UCL Division of Biosciences


CDB Seminar - Dr Jakub Sedzinski, Novo Nordisk Foundation Center of Stem Cell Medicine, reNEW

26 June 2024, 12:00 pm–1:00 pm

Photo of Jakub Sedzinski

Title: Fate and mechanics of multiciliated cells during development

This event is free.

Event Information

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Michael Wright – Cell and Developmental Biology

Abstract: During embryonic development, regeneration and homeostasis, cells have to physically integrate into their target tissues, where they ultimately execute their function. Despite a significant body of research on how mechanical forces instruct cellular behaviors within the plane of an epithelium, very little is known about the mechanical interplay at the interface between migrating cells and their surrounding tissue, which has its own dynamics, architecture and identity. Here, using quantitative in vivo imaging and molecular perturbations, together with a theoretical model, we reveal that multiciliated cell (MCC) precursors in the Xenopus embryo form dynamic filopodia that pull at the vertices of the overlying epithelial sheet to probe their stiffness and identify the preferred positions for their integration into the tissue. Moreover, we report a novel function for a structural component of vertices, the lipolysis-stimulated lipoprotein receptor (LSR), in filopodia dynamics and show its critical role in cell intercalation. Remarkably, we find that pulling forces equip the MCCs to remodel the epithelial junctions of the neighboring tissue, enabling them to generate a permissive environment for their integration. Our findings reveal the intricate physical crosstalk at the cell-tissue interface and uncover previously unknown functions for mechanical forces in orchestrating cell integration.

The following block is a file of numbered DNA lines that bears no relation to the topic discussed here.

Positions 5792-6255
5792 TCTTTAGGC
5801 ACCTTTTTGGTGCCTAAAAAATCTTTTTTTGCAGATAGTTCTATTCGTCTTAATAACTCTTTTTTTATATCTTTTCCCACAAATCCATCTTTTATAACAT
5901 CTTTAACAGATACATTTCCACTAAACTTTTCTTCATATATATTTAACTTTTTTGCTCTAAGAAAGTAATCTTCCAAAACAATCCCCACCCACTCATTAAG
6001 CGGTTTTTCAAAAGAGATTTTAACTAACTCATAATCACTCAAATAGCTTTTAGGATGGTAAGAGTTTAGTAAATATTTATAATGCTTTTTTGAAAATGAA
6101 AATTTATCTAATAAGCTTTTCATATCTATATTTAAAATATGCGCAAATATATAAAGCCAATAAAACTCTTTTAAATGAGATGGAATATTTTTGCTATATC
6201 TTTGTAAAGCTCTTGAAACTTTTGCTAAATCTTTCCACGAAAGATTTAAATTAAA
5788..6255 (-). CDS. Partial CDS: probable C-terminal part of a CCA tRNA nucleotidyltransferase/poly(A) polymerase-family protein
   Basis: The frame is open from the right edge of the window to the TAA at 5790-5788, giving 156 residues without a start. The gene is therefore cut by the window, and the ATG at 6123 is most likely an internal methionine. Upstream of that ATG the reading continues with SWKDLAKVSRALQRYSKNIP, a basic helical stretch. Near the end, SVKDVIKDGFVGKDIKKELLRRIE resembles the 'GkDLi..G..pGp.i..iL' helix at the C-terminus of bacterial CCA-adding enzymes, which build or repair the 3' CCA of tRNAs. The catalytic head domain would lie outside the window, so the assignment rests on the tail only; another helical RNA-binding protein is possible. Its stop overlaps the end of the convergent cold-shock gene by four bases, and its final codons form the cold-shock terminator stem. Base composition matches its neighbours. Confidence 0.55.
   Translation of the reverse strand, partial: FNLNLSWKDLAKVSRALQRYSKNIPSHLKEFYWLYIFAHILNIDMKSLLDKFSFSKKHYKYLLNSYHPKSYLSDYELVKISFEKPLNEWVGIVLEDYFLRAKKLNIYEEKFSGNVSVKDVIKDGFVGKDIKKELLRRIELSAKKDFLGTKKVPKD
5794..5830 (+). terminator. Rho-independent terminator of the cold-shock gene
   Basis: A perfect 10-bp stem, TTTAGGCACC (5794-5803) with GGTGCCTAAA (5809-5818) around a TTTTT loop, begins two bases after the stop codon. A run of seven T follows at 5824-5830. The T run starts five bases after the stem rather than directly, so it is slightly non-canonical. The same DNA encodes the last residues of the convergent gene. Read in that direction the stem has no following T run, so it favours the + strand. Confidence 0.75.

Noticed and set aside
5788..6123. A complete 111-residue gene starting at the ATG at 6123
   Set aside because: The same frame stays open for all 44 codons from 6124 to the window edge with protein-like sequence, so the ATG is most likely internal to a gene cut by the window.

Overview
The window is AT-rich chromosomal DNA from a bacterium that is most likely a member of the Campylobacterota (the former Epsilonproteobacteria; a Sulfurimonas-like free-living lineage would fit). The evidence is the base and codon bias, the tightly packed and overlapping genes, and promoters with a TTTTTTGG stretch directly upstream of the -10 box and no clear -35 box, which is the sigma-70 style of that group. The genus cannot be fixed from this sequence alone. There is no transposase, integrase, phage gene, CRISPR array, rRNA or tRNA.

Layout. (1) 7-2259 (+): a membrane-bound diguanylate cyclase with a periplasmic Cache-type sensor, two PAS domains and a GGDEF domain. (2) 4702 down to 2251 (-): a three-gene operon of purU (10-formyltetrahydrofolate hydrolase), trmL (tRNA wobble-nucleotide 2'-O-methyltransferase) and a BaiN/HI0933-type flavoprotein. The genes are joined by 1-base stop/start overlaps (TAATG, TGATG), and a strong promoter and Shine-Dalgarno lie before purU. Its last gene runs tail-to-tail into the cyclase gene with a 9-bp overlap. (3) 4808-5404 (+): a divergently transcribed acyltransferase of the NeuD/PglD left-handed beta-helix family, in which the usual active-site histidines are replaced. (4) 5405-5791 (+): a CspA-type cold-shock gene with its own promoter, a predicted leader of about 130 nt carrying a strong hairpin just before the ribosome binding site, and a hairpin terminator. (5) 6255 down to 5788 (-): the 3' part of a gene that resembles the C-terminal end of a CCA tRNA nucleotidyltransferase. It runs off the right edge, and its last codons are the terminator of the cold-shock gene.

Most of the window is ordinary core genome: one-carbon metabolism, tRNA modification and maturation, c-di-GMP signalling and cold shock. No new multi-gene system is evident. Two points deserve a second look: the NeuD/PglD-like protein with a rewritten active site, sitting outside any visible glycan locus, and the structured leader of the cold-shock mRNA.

Zoom: https://ucl.zoom.us/j/96193679809

Host: Alessandro Mongera

About the Speaker

Dr Jakub Sedzinski

Associate Professor at Novo Nordisk Foundation Center of Stem Cell Medicine, reNEW

The research goal of Assoc. Professor Jakub Sedzinski's laboratory at UCPH is to understand the mechanical and molecular processes driving the development and regeneration of mucociliary epithelium (MCE). They aim to contribute to novel therapeutic approaches for respiratory diseases linked to impaired MCE function, such as asthma, Chronic Obstructive Pulmonary Disease (COPD), and Primary Ciliary Dyskinesia (PCD).

More about Dr Jakub Sedzinski